ONE News has gained access to the personal files of American soldiers, uncovering military secrets from the most powerful nation in the world.
In November last year the US Defence Department banned the use of portable data storage devices.
However, Chris Ogle from Whangerei got more than he bargained for when he bought an MP3 player from an Oklahoma thrift shop for $18.
When the 29-year-old hooked up the player he discovered a playlist he could never have imagined - 60 files in total, including the names and personal details of American soldiers.
"The more I look at it, the more I see and the less I think I should be!" he says.
Some of the information appears to be a mission briefing.
ONE News found amongst the files lists of soldiers based in Afghanistan, along with the names of some personnel who have fought in Iraq and cellphones numbers for soldiers based overseas.
ONE News called some of the numbers and the phones are still active.
The files that the numbers were located in are marked with a warning saying the release of its contents is "prohibited by federal law".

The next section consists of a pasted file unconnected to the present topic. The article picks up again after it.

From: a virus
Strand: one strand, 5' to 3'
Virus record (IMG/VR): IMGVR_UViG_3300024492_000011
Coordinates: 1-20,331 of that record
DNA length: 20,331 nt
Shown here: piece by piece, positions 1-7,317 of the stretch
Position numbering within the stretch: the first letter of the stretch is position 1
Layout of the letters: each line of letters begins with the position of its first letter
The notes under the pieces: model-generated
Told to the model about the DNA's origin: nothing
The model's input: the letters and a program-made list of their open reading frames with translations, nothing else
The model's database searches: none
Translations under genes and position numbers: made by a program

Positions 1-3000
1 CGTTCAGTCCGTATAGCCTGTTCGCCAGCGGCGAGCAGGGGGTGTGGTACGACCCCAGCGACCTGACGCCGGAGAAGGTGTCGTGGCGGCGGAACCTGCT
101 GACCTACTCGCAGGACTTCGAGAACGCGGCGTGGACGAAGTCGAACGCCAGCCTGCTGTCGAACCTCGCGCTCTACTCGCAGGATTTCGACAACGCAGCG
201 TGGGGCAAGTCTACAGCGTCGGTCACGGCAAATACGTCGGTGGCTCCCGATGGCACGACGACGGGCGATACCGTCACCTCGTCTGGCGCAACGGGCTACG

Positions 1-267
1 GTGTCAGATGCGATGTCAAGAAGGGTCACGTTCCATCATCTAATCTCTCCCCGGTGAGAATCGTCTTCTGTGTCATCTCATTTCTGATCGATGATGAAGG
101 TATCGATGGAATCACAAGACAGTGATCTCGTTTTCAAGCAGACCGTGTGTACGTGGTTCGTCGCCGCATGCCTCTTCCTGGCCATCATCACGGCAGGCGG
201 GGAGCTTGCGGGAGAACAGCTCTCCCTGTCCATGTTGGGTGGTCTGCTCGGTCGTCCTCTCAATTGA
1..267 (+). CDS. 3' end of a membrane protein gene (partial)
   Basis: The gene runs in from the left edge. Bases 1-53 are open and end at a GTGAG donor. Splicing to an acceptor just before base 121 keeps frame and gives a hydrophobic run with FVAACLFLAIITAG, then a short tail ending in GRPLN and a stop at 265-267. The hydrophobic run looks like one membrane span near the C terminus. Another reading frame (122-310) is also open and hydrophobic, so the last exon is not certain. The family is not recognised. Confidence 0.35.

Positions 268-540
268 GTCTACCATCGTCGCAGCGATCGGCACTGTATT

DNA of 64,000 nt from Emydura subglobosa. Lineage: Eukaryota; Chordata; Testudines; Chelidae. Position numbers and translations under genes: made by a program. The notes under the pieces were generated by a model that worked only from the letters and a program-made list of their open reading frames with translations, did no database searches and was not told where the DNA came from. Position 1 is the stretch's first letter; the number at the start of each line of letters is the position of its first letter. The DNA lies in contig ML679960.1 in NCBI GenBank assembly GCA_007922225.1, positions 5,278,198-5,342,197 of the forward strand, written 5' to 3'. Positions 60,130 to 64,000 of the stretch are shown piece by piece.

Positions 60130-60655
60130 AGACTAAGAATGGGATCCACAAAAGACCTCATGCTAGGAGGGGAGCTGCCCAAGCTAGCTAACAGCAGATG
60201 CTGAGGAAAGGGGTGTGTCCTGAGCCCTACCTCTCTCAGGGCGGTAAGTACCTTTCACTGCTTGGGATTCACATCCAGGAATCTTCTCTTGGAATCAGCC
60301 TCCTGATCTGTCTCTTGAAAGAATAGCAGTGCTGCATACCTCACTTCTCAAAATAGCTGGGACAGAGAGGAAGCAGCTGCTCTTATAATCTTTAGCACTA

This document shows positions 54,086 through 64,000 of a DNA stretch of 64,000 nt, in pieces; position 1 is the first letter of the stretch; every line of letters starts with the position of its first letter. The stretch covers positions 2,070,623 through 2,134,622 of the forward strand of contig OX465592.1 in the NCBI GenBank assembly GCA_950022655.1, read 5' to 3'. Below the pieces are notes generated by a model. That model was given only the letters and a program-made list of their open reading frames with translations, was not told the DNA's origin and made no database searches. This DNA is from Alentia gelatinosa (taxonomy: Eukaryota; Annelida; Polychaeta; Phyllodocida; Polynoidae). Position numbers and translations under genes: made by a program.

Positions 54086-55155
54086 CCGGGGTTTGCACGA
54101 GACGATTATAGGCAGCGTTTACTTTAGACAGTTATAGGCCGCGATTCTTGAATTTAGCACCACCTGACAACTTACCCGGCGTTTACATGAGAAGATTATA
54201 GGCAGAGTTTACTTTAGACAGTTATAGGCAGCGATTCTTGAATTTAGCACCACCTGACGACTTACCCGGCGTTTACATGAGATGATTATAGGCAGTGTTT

There are also details of equipment deployed to the bases and private information about soldiers, such as social security numbers and even which ones are pregnant.
"One of the first rules of military endeavour is not to give the opposition anything whatsoever that they could use to compromise your position, in any way at all," says Peter Cozens of Strategic Studies at Victoria University.
Most of the files found are dated 2005 and seem unlikely to compromise US national security, but experts contacted by ONE News say they could put the individual soldiers at risk.
"This is just slack administrative procedures which are indeed a cause of embarrassment. And it's the sort of thing which ought not really to be in the public domain," says Cozens.
The US Army and the American embassy will not comment.